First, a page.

28. 28.
    Matoušek, J.: Efficient partition trees. Discrete Comput. Geom. 8, 315–334 (1992)CrossRefMATHMathSciNetGoogle Scholar
  29. 29.
    Matoušek, J.: Geometric range searching. ACM Comput. Surveys 26, 421–461 (1995)Google Scholar
  30. 30.
    Mayr, E.W., Meyer, A.R.: The complexity of the word problems for commutative semigroups and polynomial ideals. Adv. Math. 46(3), 305–329 (1982)CrossRefMATHMathSciNetGoogle Scholar
  31. 31.
    Mayr, E.W. Ritscher, S.: Space-efficient Gröbner basis computation without degree bounds. In: Proceedings of the 36th International Symposium on Symbolic and Algebraic Computation, pp. 257–264. ACM, New York (2011)Google Scholar
  32. 32.
    Sharir, M., Solomon, N.: Incidences between points and lines in four dimensions. In: Proceedings of 30th ACM Symposium on Computational Geometry (2014)Google Scholar
  33. 33.
    Sharir, M., Sheffer, A., Zahl, J.:. Improved bounds for incidences between points and circles. Preprint arXiv:1208.0053 (2012)
  34. 34.
    Solymosi, J., Tao, T.: An incidence theorem in higher dimensions. Discrete Comput. Geom. 48(2), 255–280 (2012)CrossRefMATHMathSciNetGoogle Scholar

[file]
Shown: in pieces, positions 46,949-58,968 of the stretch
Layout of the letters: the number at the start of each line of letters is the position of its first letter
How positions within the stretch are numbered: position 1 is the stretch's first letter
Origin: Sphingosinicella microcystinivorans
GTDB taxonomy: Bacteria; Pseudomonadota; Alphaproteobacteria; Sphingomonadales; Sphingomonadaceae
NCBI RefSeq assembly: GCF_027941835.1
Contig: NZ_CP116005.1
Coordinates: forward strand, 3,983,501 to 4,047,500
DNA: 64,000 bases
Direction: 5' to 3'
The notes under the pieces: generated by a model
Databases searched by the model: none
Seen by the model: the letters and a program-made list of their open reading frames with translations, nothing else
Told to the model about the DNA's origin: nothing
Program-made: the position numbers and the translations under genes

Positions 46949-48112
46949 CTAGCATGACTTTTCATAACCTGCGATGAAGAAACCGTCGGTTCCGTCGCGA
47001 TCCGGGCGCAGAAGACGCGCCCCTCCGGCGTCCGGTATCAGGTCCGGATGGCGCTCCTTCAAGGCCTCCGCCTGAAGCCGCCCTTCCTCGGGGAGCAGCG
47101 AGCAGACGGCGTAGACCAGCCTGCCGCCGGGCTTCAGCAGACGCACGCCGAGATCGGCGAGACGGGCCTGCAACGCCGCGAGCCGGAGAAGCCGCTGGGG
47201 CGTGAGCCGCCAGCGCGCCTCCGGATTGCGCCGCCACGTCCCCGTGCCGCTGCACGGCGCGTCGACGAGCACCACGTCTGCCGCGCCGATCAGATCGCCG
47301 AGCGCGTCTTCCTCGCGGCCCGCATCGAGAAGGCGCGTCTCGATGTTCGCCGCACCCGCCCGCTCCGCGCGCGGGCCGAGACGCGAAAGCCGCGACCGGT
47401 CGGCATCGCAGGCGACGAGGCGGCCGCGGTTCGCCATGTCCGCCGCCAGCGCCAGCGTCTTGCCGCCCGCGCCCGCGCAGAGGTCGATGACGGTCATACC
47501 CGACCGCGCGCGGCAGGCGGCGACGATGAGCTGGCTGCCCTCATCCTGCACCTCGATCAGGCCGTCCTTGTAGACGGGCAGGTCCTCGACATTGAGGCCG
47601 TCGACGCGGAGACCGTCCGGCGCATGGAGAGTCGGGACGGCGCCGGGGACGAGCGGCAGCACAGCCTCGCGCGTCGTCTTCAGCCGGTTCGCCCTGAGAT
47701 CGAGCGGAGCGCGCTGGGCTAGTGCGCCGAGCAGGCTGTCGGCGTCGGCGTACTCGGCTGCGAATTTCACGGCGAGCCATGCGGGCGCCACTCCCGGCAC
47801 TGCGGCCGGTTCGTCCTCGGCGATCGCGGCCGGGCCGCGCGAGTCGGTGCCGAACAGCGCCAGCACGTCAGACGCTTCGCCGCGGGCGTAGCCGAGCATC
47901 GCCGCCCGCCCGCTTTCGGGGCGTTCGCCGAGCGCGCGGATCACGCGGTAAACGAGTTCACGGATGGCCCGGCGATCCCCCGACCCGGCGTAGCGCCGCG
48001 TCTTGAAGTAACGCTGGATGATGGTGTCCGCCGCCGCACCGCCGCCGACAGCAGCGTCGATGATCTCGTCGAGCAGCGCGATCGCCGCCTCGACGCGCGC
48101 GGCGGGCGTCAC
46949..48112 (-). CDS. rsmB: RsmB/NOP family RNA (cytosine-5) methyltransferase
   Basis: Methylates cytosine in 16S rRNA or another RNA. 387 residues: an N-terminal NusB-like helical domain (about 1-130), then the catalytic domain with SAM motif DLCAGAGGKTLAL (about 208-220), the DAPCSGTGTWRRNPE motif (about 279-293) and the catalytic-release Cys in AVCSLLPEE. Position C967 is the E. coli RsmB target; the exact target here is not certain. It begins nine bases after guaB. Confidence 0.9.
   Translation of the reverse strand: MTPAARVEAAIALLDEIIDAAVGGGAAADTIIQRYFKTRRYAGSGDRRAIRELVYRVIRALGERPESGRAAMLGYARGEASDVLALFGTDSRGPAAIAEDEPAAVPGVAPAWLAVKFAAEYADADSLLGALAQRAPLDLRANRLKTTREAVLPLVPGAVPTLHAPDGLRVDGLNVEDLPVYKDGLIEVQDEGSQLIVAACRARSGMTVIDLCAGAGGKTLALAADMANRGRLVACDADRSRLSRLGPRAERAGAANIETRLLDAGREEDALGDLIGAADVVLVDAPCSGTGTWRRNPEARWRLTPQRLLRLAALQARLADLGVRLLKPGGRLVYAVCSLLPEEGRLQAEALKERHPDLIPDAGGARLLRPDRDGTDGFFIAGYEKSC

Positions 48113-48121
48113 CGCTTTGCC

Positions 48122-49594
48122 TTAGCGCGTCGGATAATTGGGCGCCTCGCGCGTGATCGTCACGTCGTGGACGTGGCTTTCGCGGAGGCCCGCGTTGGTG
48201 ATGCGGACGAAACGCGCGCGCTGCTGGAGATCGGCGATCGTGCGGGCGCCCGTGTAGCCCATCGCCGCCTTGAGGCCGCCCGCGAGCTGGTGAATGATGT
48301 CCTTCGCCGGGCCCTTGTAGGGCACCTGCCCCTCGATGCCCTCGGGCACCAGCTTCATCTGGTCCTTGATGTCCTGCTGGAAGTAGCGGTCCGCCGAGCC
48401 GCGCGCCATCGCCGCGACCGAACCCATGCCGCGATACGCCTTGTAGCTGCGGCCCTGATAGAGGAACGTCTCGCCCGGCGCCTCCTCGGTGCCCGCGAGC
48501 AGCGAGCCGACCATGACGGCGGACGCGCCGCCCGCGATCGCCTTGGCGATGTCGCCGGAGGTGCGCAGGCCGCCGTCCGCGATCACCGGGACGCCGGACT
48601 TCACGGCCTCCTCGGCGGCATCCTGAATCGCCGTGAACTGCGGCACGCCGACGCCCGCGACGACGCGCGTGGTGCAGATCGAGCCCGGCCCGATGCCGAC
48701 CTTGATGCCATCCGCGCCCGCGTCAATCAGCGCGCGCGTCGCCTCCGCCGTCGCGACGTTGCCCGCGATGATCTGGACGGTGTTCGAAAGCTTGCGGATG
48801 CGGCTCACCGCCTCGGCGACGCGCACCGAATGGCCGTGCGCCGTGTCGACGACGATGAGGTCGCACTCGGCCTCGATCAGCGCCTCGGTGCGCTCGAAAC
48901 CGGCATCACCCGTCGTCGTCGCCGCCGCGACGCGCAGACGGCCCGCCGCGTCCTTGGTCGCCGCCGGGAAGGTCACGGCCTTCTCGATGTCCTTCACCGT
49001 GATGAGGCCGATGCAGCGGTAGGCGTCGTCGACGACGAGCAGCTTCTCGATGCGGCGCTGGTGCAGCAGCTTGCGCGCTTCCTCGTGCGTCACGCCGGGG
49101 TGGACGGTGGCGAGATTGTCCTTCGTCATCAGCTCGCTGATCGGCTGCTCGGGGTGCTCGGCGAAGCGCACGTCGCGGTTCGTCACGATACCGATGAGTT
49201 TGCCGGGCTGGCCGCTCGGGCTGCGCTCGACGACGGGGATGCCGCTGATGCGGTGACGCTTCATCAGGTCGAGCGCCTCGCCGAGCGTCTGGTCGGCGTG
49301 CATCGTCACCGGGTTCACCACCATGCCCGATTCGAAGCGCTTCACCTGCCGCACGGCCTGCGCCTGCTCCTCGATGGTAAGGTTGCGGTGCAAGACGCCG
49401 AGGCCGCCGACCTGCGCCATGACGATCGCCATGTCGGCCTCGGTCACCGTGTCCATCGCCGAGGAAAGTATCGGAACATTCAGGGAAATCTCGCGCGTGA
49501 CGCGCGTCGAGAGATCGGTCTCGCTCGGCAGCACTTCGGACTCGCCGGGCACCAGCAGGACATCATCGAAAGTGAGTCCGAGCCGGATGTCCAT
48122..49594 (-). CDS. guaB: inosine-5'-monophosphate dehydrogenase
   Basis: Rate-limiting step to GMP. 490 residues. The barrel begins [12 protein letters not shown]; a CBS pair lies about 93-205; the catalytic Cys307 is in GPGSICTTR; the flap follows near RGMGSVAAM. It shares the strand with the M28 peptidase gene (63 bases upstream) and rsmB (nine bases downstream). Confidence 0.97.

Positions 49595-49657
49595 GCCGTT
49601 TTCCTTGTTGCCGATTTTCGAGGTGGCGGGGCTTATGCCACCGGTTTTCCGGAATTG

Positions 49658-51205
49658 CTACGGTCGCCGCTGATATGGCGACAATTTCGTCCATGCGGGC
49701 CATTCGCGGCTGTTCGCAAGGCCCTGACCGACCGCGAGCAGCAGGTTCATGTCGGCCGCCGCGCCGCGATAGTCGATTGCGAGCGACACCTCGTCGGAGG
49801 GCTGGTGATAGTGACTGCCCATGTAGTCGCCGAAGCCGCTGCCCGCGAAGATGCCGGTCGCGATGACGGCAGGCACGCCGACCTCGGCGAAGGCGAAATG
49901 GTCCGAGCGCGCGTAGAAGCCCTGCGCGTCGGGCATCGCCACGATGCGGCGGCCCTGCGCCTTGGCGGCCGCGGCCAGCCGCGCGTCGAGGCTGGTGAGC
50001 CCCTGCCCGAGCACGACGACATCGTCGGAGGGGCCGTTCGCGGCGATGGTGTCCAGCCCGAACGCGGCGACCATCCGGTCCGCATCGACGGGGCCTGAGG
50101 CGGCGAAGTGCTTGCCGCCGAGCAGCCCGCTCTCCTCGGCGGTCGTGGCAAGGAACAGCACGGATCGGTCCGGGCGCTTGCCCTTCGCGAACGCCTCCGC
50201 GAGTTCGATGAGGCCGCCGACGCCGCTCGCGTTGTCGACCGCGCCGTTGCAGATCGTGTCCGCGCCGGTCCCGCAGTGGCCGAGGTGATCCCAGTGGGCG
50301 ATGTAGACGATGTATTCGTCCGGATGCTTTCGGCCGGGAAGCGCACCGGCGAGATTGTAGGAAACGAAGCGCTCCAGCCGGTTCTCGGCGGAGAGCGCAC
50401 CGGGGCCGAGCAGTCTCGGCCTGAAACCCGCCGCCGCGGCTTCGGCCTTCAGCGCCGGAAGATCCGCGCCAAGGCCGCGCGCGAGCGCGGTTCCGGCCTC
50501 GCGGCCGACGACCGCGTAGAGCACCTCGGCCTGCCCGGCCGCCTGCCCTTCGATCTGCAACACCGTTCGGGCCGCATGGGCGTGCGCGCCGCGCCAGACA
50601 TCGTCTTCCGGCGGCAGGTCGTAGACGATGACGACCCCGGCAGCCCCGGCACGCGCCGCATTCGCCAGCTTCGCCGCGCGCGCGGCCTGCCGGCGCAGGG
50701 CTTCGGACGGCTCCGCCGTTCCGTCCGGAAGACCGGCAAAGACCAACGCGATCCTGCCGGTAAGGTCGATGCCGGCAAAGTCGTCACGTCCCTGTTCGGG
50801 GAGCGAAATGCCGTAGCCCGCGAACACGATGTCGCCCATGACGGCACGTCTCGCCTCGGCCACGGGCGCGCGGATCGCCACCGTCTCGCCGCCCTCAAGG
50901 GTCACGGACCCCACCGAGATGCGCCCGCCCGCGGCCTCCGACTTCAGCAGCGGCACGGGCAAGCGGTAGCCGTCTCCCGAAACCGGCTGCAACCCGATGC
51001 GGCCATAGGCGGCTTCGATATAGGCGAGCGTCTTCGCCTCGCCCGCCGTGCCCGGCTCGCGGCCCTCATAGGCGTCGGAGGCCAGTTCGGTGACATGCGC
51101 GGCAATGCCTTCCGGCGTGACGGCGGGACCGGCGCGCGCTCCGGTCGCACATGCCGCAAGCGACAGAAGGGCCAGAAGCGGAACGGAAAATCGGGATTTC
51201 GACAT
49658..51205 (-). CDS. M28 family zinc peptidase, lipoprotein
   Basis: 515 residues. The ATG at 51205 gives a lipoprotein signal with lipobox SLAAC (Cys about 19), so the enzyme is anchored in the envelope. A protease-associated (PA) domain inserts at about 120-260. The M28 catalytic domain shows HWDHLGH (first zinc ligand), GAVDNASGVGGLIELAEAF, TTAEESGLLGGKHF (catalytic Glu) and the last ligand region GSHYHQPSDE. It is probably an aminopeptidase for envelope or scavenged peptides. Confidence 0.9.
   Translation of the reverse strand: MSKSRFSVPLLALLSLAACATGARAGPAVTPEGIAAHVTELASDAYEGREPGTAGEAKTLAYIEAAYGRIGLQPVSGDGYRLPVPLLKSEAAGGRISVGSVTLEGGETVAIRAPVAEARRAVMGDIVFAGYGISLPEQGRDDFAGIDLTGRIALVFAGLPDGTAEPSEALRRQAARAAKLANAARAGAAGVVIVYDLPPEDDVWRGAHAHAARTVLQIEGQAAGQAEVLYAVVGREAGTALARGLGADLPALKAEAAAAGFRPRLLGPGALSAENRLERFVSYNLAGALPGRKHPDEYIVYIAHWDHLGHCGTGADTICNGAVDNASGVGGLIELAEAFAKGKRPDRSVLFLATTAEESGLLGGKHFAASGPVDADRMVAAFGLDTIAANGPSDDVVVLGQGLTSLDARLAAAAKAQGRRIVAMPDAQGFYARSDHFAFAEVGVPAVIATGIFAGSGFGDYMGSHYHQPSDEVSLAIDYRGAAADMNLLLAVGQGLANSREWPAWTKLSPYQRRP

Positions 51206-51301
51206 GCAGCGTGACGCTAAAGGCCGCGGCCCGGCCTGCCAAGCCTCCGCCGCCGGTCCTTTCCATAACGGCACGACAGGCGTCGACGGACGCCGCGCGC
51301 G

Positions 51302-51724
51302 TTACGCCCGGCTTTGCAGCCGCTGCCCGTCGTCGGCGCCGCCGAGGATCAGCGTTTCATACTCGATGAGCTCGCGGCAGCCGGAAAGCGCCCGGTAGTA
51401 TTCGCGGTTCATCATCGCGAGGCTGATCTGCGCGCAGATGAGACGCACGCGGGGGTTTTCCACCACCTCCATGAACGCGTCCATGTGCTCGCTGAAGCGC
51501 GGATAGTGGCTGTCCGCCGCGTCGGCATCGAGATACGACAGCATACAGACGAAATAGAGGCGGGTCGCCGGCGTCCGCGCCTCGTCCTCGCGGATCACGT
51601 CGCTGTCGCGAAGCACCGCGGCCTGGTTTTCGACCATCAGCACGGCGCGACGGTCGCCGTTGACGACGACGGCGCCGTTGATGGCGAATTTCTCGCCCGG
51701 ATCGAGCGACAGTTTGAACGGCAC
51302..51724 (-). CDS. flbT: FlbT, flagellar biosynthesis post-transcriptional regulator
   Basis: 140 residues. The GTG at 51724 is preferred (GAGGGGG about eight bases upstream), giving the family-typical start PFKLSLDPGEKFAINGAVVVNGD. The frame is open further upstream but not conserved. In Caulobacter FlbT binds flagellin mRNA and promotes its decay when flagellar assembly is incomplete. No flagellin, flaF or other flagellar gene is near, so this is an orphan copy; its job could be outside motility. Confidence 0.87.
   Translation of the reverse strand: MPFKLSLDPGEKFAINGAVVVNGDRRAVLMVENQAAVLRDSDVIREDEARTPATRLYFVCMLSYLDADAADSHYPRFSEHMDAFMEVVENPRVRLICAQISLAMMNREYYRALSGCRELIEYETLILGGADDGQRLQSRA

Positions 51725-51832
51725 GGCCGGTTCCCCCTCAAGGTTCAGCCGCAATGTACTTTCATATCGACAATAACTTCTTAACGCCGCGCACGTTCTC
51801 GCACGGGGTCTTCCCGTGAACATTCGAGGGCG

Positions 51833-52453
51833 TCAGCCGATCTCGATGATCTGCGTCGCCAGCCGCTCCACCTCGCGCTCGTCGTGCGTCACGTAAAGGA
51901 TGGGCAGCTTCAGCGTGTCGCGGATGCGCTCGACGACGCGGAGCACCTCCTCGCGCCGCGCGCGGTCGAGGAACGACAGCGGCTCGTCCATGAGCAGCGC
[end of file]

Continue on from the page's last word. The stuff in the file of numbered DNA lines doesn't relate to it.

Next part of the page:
35. 35.
    Whitney, H.: Elementary structure of real algebraic varieties. Ann. Math. 2(66), 545–556 (1957)CrossRefMathSciNetGoogle Scholar
  36. 36.
    Wang, H., Yang, B., Zhang, R.:. Bounds of incidences between points and algebraic curves. Preprint, arXiv:1308.0861 (2013)
  37. 37.
    Zahl, J.: A Szemeredi-Trotter type theorem in \({\mathbb{R}}^4\). Preprint, arXiv:1203.4600 (2012)
  38. 38.
    Zahl, J.: An improved bound on the number of point-surface incidences in three dimensions. Contrib. Discrete Math. 8(1), 100–121 (2013)MathSciNetGoogle Scholar

Copyright information

© Springer Science+Business Media New York 2015

Authors and Affiliations

  1. 1.Department of Applied MathematicsCharles UniversityPrague 1Czech Republic
  2. 2.Department of Computer ScienceETH ZurichZurichSwitzerland
  3. 3.Department of Applied Mathematics and Computer Science InstituteCharles UniversityPrague 1Czech Republic

Personalised recommendations